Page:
In the News – Rocket plan shows new N.K. regime’s ‘structural intransigence’: Lee advisor
SEOUL, April 4 (Yonhap) — North Korea’s determination to go ahead with a planned long-range rocket launch is indicative of the new regime’s “structural intransigence” under young leader Kim Jong-un and a “self-defeating” choice, a South Korean unification policy advisor said Wednesday.
Hyun In-taek, a unification policy advisor to President Lee Myung-bak who served as Seoul’s point man on North Korea for almost three years until last October, forecast a repeat of the North’s provocations in 2009, when it last launched a long-range rocket in April then conducted its second nuclear test a month later.
Despite international condemnation, North Korea has vowed to go ahead with the launch of a long-range rocket between April 12 and 16, ostensibly to put a satellite into space orbit. South Korea, the United States and other countries have condemned the proposed launch as a disguised test of the North’s improved ballistic missile technology.
The North’s announcement also jeopardized a Feb. 29 agreement between the food-scarce nation and the U.S., in which Pyongyang would freeze its uranium enrichment program, allow U.N. inspectors back into the country and put a moratorium on nuclear and missile tests in return for 240,000 tons of food aid from Washington.
“North Korea’s long-range missile launch is a clear case to reaffirm the structural intransigence of the North Korean regime,” Hyun told an academic forum in Seoul on the North’s planned rocket launch.
“For the new Kim Jong-un regime, the forthcoming long-range missile launch will assuredly be an event just like the behavior of ‘buttoning the first button in the wrong hole,'” Hyun continued. “Eventually this event will be self-defeating behavior for North Korea.”
Many analysts have been puzzled by the North’s timing of the announcement of its rocket launch plan, just 16 days after the deal with the U.S. was unveiled. While visiting Seoul late last month for the Nuclear Security Summit, U.S. President Barack Obama said it was uncertain who was “calling the shots” in North Korea under the young leader.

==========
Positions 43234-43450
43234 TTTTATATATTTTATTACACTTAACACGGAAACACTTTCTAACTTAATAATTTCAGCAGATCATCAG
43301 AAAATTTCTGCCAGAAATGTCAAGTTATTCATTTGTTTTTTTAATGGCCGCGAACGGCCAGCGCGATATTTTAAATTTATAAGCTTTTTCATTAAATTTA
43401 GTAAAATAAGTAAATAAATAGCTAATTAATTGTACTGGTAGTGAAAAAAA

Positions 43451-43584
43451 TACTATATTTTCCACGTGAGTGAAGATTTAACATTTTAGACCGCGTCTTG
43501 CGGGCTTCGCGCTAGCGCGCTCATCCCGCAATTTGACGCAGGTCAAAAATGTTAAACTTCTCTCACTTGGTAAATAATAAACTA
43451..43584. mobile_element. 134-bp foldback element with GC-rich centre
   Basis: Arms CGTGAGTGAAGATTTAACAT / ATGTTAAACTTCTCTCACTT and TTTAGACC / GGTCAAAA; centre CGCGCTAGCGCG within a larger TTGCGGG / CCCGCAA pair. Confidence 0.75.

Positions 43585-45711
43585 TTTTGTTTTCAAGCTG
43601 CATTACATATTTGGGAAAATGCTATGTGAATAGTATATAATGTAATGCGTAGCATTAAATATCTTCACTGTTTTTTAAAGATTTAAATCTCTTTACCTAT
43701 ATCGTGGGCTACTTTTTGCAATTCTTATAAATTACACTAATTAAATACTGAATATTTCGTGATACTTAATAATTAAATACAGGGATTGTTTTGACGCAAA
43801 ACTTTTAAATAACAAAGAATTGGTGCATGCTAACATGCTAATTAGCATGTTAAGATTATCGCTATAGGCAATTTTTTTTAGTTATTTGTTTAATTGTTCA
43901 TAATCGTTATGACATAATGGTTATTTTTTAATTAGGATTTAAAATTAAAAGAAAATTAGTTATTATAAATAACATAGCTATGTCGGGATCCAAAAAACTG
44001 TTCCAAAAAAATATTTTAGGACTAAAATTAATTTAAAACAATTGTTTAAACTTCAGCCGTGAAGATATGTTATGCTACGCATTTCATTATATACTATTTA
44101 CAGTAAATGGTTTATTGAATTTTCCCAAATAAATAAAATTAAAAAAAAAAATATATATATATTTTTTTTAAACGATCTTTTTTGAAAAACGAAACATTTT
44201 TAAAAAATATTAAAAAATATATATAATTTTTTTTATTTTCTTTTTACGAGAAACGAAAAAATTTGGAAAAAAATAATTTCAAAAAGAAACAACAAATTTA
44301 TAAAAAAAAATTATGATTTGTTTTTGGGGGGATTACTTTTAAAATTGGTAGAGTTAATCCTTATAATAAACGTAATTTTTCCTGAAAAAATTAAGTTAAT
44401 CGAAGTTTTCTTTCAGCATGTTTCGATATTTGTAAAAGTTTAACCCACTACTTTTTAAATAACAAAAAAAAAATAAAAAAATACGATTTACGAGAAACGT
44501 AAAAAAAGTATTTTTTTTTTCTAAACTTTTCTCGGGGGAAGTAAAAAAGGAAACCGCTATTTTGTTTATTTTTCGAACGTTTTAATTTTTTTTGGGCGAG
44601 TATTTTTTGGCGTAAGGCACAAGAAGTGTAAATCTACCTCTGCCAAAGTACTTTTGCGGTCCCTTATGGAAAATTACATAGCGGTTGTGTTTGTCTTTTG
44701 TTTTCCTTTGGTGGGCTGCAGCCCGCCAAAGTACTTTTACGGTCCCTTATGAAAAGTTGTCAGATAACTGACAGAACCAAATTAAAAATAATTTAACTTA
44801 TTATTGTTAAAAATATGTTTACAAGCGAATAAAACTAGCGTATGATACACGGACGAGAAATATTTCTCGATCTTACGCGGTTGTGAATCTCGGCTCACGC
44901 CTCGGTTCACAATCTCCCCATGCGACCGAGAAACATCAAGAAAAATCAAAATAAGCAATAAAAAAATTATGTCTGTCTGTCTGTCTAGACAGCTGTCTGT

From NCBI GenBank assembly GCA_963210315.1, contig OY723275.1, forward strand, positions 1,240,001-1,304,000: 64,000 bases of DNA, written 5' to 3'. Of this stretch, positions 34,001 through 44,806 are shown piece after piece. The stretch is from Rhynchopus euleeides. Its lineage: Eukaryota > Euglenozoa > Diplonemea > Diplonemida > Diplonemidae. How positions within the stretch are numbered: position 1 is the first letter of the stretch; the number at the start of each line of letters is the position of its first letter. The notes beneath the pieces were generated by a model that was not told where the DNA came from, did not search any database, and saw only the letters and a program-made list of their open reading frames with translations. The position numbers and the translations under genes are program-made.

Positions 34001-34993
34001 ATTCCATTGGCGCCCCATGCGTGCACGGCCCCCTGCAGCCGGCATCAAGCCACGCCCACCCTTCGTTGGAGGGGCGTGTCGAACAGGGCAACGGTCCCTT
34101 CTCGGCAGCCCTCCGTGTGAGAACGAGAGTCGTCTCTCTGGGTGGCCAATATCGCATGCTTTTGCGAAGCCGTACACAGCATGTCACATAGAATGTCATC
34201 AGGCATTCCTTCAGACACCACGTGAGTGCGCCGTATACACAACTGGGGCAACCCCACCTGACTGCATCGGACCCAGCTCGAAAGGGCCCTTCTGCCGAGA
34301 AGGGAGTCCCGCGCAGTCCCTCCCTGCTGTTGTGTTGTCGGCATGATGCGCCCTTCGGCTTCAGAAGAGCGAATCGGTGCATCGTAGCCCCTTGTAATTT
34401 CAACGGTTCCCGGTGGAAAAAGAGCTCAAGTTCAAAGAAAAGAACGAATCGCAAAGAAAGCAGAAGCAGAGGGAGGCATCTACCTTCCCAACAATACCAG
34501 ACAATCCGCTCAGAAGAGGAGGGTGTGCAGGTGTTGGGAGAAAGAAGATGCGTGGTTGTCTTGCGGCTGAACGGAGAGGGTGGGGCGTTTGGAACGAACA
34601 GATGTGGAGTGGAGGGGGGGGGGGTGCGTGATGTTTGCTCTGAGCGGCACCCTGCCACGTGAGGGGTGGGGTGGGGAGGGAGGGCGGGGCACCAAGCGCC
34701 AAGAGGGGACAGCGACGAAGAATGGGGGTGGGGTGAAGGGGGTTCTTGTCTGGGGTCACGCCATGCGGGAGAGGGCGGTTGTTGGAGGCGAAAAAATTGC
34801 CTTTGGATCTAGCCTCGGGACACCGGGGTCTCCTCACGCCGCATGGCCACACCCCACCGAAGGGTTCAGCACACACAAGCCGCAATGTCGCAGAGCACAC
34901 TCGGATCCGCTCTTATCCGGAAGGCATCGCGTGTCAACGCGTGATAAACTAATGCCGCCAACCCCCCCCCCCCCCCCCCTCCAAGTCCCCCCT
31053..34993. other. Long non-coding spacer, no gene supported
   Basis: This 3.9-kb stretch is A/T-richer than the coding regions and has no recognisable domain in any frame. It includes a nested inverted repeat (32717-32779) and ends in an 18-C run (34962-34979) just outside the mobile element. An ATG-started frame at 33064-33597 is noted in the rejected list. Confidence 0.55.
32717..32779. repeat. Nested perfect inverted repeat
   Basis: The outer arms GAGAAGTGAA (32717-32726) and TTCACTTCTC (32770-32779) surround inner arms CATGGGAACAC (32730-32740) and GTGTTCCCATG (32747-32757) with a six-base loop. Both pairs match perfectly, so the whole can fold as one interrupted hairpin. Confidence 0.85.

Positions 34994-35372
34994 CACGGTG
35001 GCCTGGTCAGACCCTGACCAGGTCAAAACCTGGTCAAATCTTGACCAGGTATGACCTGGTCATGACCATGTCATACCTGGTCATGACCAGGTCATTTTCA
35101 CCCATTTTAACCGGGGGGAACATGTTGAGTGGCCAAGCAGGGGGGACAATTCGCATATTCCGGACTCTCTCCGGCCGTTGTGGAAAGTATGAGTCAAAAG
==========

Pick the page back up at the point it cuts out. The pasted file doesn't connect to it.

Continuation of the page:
Hyun, however, said the North’s moves were deliberately calculated to bolster legitimacy for the survival of its dynastic regime, casting doubts on whether North Korea seriously and sincerely intended to fulfill its agreement with the U.S.
“From North Korea’s perspective, the Feb. 29 agreement was not destined to be dead-on-arrival by accident,” Hyun said.
“It is highly likely North Korea’s decision on the missile launch was made far before the agreement. Under this circumstance, the Feb. 29 agreement seems to be the result of a highly calculated tactic by North Korea,” the former unification minister said.
The North’s latest maneuver “shows us North Korea’s foreign ministry is no more than an ‘errand runner’ of the military authority of North Korea,” Hyun said.
Together with its nuclear weapons program, the North’s missile program has long been a regional security concern.
North Korea is believed to have advanced ballistic missile technology, though it is still not clear whether it has mastered the technology to put a nuclear warhead on a missile.
“We already had the exact same situation in 2009,” Hyun said. “The whole message North Korea tries to convey through its plan for a long-range missile launch is that a nuclear warhead can be loaded onto the missile.
“By doing this, North Korea thinks the effect of their blackmail will be greater. This is part of their underlying and careful political calculation. Therefore, it is highly likely they will follow the same pattern.”
Hyun urged the international community to “respond to North Korea with determination.”
“The behavior of North Korea we perceive now indisputably damages the stability and peace of the Korean Peninsula and Northeast Asia. If their behavior is tolerated, we will plunge into deeper security dilemmas,” he said.
The U.S. has asked China, which keeps North Korea’s moribund economy afloat, to curb the North’s provocations, but an American defense analyst was doubtful whether Beijing would change its past practice of quietly leaning on Pyongyang this time.
Peter Brookes, a senior researcher at the Washington-based Heritage Foundation think tank, said, “We must be sober on China’s willingness to influence North Korea toward our objectives.”
“China has concerns about its place in the future security environment in Asia, including post-unification” of the Korean Peninsula, said Brookes, a former U.S. Deputy Assistant Secretary of Defense for Asian and Pacific Affairs under the George W. Bush administration.
China has held back from joining nations criticizing North Korea whenever Pyongyang stages a provocation and wanted to keep its close ties with the communist neighbor, which is regarded as a strategic buffer to the U.S. and the West.
“North Korea has, and will, play a role in China’s security strategy, which may not advantage U.S.-ROK (South Korea) objectives,” Brookes told the forum.
Original article can be found here.